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Cavalier and Roundhead Spies (Hardback)
Intelligence in the Civil War & Commonwealth
The crucial part played by intelligence and espionage techniques - by spying - in Britain during the Civil Wars and the Commonwealth has rarely been studied, yet it is a key to understanding the dangerous politics and the open warfare of those troubled times. In this fascinating and original account, Julian Whitehead traces the rapid development of intelligence techniques during this, one of the most confused and uncertain phases of British history.
A fascinating and original accountThe Bookstack
This is an intriguing account of the Civil War and Commonwealth period from the military and intelligence perspective.The British Army Review
This book is a fascinating study of a hitherto largely neglected topic by Julian Whitehead.Guards Magazine
Excellent book. The author (who was formerly Chief of Staff Intelligence Centre and Deputy Director Security for the Ministry of Defence) brings a very interesting angle to our understanding of the momentous events from the period of civil war right the way through to the restoration. I have not come across any other book in the same league that looks at the increasingly effective systems of gathering and interpreting intelligence and what an extraordinary impact this had on the events of the period. (Also interesting Appendices e.g. Notes on cryptology)Skirmish
The book contains many insights into the role that military intelligence played in the outcome of battles. The greatest commanders, Fairfax, Cromwell, Prince Rupert and Montrose all relied heavily on information provided by highly mobile scouts who often operated deep inside enemy territory.Sam Hearn
The book also encompasses the more overtly political role of information gathering to protect the state and its chief executive officers. The author takes us from a world in which the King and Queen personally encrypted and decrypted sensitive documents to the professionally organised bureaucracy of the Protectorate's John Thurloe. The author is quite in awe of the ability of Thurloe and his deputy Sir Phillip Meadowe to process and analyse such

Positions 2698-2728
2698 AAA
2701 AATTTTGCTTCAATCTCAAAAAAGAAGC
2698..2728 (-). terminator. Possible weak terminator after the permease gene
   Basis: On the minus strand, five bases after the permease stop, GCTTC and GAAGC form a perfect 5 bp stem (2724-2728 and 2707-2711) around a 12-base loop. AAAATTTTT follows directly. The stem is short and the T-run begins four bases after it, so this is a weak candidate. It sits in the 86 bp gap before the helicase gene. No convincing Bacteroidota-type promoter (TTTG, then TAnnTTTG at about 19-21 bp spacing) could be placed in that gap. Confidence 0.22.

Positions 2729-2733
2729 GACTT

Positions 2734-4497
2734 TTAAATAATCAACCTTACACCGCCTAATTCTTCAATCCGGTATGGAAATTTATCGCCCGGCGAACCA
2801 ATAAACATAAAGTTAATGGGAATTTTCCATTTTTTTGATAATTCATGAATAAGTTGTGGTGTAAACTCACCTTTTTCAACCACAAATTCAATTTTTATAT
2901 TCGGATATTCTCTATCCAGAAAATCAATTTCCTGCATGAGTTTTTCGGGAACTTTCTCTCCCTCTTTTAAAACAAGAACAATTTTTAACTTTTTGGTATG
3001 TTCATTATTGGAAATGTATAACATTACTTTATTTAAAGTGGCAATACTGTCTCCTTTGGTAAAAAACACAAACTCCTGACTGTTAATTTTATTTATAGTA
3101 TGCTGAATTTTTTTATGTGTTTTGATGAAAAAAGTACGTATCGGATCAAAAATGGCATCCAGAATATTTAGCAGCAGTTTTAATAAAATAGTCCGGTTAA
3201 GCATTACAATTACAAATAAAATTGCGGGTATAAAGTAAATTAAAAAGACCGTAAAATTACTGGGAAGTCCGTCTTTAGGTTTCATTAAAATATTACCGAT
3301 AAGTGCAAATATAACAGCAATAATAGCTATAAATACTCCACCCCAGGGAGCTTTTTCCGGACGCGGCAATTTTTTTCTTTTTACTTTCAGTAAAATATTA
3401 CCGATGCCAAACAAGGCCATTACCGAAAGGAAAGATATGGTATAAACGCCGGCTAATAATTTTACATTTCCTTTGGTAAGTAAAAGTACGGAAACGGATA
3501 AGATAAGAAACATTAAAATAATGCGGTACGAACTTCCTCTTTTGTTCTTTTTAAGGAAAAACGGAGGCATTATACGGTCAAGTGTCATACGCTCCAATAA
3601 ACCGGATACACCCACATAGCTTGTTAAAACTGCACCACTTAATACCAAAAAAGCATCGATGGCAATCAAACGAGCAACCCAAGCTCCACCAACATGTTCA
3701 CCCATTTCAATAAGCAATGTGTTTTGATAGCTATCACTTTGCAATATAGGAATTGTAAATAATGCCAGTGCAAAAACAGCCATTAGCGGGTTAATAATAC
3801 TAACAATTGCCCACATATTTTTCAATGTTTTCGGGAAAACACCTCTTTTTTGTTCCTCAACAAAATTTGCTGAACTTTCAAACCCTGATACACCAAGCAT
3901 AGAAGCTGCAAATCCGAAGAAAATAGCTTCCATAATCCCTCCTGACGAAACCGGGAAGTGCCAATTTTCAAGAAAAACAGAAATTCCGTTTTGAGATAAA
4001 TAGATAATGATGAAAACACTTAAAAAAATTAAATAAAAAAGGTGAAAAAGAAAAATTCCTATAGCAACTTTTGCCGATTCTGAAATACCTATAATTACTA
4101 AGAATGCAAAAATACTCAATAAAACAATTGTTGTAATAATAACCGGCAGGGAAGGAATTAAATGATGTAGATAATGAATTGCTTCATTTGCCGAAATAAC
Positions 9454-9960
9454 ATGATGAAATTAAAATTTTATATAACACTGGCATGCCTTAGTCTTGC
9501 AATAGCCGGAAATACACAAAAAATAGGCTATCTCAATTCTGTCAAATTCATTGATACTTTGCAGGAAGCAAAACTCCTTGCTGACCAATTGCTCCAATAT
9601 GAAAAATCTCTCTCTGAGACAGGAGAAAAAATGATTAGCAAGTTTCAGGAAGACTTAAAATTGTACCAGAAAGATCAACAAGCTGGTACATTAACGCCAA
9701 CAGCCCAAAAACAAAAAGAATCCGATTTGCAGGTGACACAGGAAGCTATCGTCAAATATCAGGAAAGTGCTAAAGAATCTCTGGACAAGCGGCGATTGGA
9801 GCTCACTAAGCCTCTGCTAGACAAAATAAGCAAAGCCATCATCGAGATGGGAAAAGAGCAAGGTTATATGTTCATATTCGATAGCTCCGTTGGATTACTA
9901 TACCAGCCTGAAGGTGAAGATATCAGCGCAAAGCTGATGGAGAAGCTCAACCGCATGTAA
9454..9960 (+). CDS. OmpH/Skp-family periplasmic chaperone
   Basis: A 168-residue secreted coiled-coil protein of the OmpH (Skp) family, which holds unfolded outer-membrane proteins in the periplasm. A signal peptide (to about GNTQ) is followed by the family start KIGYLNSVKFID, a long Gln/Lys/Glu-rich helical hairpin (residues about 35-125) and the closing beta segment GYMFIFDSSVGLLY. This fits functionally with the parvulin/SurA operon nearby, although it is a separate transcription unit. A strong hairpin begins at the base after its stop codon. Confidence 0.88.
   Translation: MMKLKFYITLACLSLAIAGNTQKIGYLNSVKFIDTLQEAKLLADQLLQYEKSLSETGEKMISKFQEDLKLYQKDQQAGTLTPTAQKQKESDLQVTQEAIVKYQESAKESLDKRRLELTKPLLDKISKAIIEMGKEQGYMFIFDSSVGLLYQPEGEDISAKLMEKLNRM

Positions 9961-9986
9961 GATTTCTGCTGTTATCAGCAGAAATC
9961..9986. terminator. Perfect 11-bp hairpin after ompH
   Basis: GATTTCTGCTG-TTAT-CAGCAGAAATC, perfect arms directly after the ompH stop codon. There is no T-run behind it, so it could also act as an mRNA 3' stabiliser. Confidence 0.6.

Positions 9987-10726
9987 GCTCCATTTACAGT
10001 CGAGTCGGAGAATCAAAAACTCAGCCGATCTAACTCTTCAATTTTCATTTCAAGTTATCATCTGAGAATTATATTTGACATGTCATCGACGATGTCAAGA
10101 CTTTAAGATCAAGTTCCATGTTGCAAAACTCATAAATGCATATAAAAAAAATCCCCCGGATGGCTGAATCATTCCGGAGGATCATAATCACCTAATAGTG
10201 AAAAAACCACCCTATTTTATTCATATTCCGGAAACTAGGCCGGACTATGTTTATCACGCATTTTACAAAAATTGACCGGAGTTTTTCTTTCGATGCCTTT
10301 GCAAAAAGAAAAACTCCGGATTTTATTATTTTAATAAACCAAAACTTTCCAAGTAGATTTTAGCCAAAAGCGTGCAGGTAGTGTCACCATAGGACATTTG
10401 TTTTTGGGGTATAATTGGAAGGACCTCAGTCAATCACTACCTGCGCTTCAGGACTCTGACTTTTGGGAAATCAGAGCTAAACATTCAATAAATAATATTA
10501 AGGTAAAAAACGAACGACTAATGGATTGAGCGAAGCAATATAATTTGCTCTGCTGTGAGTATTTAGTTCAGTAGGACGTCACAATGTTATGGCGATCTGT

staggering quantities of data.
In this first edition the text contains a few errors that a good editor should have spotted and removed. No doubt these will be corrected in future editions. These small blemishes do not however prevent the book from being an good read and generally reliable. This is an excellent introduction for those unfamiliar with this topic. Even aficionados and cognoscente will be intrigued by the author's unusual perspective. The appendix on cryptography is a special treat.
If you are interested in ciphers, cryptology and the tools of spying this is the book for you. On the other hand, if you are fascinated by what is behind momentous events, this book is for you.Orders of the Daye
Whatever your interests, I can thoroughly recommend this as a fascinating read for anyone, be they Royalist or Parliamentarian.